Debugging Operations

Starting Debugger Execution

As in the BBj SysConsole, TermConsole, and WinConsole, execution of the currently loaded program is started by dot-stepping or by typing the RUN verb at the Command Console prompt. "Dot-stepping" refers to typing the decimal ('.') and then the ENTER key, which executes program lines one at a time. The edit window highlights (default blue) the next line to be executed and shows an arrow pointer in the gutter to its left.

Controlling Execution with Breakpoints

Breakpoints tell the BBj interpreter to pause execution just before the line containing the breakpoint, much like the ESCAPE verb. Once a program is loaded into the Debugger, a breakpoint is set by positioning the text caret on the desired line and performing any one of the following actions:

  • Right click in the Debugger's editor window to display the pop-up menu and select the Toggle Breakpoint menu item.

  • Press Shift+F8.

  • Left click in the gutter beside the desired line.

A red ball will appear in the gutter and the line will be highlighted in the selected breakpoint highlighting color (default red). When a program is run using the RUN verb, execution will stop when it hits a line containing a breakpoint. To remove a breakpoint, simply repeat one of the steps above, and it will toggle off. Any number of breakpoints can be set in a program.

Breakpoints can be set in either the Debugger or the Source Editor. Any active breakpoints are automatically saved to disk in a separate breakpoint file whenever the user elects to save the program source. The breakpoint file is given the same name as the source file and a .bpf extension. Breakpoint files are kept in the same directory as their corresponding source files. When a BBj program file is loaded into the Debugger or Source Editor, the system checks for the presence of a matching breakpoint file and loads any breakpoints it finds there.

A complex debugging scenario can be prepared using these steps:

  1. Load each file that needs debugging into the Source Editor, including any files that are accessed via the BBj 'CALL' verb, which ought to have breakpoints.

  2. Set breakpoints as necessary in the source code of these files, using the mechanisms described above.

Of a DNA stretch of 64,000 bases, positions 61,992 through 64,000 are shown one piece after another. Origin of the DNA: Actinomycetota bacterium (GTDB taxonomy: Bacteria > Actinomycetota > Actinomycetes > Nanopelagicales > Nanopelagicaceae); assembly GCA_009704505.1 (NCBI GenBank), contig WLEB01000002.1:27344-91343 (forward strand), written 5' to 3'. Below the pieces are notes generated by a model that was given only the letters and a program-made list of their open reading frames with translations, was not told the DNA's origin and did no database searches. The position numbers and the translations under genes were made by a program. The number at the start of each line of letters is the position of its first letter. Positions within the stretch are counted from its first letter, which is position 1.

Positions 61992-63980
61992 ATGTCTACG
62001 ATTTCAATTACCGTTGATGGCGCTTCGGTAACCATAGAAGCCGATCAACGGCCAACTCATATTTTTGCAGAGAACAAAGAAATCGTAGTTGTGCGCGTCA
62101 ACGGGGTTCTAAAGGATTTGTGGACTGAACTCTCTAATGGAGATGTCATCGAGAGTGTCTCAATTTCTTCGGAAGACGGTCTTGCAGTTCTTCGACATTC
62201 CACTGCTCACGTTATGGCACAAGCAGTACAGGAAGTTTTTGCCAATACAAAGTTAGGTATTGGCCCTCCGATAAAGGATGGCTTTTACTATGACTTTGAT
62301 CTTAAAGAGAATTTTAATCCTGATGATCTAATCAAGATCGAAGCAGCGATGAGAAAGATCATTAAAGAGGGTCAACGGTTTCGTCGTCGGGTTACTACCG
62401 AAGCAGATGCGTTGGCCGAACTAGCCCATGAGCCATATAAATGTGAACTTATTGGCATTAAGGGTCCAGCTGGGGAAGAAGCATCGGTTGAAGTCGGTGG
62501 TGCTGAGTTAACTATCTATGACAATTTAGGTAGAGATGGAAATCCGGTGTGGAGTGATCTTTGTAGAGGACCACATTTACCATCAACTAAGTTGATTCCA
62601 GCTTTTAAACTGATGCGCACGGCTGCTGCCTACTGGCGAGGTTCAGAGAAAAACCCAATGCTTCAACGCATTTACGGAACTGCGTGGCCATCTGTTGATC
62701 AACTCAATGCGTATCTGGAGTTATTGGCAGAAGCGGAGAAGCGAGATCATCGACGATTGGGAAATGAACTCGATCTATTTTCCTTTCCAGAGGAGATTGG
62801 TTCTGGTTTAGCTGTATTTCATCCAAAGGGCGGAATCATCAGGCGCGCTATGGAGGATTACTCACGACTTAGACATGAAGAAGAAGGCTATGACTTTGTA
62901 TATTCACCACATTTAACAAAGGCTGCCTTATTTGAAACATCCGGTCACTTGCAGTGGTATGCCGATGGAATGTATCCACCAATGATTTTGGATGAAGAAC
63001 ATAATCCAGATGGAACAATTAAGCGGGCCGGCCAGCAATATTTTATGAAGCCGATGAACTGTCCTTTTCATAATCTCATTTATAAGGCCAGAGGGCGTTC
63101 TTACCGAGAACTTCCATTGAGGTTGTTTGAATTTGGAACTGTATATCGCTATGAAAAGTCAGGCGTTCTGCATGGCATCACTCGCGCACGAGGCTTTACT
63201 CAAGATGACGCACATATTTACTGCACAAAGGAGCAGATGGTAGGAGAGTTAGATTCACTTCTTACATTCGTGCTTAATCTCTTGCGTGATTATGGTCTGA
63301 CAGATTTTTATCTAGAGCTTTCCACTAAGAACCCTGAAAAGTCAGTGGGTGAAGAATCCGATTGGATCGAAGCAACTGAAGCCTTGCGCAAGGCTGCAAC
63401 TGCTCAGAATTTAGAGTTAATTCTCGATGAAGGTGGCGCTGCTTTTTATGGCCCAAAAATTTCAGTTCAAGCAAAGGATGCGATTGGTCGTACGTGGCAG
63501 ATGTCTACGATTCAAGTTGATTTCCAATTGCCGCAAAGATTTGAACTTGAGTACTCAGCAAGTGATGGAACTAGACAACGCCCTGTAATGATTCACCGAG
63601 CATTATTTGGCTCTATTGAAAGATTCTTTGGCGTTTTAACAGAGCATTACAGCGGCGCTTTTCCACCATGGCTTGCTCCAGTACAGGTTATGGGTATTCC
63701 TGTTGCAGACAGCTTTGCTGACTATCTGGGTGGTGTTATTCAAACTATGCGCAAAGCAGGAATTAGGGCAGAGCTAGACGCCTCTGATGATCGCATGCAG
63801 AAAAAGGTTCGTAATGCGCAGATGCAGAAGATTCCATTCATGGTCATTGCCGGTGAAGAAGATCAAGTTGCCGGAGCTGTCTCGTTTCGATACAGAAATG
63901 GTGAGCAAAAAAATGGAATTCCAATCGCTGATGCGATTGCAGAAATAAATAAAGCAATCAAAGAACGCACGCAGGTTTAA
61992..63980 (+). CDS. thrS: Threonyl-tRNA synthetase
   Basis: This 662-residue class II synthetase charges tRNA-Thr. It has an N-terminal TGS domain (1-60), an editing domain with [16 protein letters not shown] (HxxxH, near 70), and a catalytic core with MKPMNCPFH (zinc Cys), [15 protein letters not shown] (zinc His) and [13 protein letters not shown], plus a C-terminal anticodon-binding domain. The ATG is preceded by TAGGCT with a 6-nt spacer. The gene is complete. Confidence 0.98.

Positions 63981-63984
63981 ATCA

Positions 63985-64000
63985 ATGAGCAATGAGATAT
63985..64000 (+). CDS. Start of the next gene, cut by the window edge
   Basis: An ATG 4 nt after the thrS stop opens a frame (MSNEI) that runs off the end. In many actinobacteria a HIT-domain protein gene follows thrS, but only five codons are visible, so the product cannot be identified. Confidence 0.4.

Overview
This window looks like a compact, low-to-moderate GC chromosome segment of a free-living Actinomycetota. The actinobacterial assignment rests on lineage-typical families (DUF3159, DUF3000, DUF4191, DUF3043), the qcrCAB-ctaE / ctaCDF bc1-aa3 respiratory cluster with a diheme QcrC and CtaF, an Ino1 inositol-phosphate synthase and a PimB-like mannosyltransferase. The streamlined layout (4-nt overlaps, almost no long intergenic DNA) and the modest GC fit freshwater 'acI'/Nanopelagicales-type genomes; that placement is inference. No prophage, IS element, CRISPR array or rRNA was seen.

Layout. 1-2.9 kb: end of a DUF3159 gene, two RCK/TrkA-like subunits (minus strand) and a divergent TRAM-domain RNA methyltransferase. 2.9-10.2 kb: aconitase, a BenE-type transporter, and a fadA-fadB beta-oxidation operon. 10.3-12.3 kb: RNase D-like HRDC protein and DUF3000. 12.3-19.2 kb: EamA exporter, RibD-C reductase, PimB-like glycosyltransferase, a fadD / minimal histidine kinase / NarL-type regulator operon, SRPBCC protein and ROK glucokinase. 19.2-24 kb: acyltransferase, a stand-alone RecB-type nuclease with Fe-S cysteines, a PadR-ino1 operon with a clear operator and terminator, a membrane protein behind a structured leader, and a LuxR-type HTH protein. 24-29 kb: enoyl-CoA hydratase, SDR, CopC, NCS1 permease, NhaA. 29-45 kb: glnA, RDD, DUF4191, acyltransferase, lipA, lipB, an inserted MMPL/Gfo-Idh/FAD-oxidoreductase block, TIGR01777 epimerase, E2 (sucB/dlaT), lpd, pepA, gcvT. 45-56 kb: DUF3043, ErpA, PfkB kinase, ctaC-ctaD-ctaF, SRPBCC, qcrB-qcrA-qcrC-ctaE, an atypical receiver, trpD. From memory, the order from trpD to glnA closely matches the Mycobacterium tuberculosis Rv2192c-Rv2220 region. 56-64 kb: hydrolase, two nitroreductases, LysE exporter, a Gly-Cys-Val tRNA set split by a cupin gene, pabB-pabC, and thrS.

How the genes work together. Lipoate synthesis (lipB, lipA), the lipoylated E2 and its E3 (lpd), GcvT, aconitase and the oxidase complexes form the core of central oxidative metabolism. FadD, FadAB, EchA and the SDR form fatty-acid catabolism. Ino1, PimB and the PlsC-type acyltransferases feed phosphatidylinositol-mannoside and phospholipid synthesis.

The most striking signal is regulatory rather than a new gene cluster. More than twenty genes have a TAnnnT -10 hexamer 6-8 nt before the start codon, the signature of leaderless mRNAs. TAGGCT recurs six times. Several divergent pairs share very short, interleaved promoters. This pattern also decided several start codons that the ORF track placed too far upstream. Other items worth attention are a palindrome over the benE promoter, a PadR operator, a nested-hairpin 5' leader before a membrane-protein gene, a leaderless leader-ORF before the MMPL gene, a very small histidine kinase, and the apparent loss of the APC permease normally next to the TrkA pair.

3. Save the files from the Source Editor, which will cause the breakpoints to be saved also.

  4. Compile the files into BBj token format as required. Note that if the compiled files are placed in a different directory than the text source files, the .bpf files must be manually copied to the directory where the compiled files are located.

  5. Start the Debugger with the initial application program. The breakpoints applied in the Source Editor will also appear in the Debugger.

  6. Type RUN at the command prompt. The interpreter will execute statements until a breakpoint is encountered, either in the initially loaded program or a CALLed program.

Correcting Syntax Errors

Lines containing syntax errors identified by the BBj interpreter are highlighted with the selected error highlight color (default green). A triangular lightning bolt symbol appears in the gutter to the left of the line containing the syntax error. Making a change to the line and moving the cursor to another line in the editor window will cause the interpreter to reevaluate the syntax of the line. If it is found to be correct, the highlighting and error symbol will be removed.

Watching Variables
Variables in the running program can be monitored in the Debugger's Watches window. "Watched" variables have their values updated as they change during program execution.

To watch a variable in the current program, or a variable that has been entered at the command prompt, type the following at the command prompt in the Command Console window:

 .WATCH <variable name>

If the variable is initialized in the active program, the variable name appears in the Watches window along with its current value. If the variable is not initialized or is not in the active program, then the variable will not appear in the Watches window. To remove a watch on a variable, type:

 .UNWATCH <variable name>

Viewing the Command History
The Command History window displays all the program statements that have been executed in the current debugging session, whether those commands were typed at the Command Console's command prompt by the user, or executed from the loaded program via dot-stepping from the command prompt. Runtime errors are also displayed in the Command History. Note that lines executed from the program after using the RUN verb are not displayed.

Viewing CALLed Programs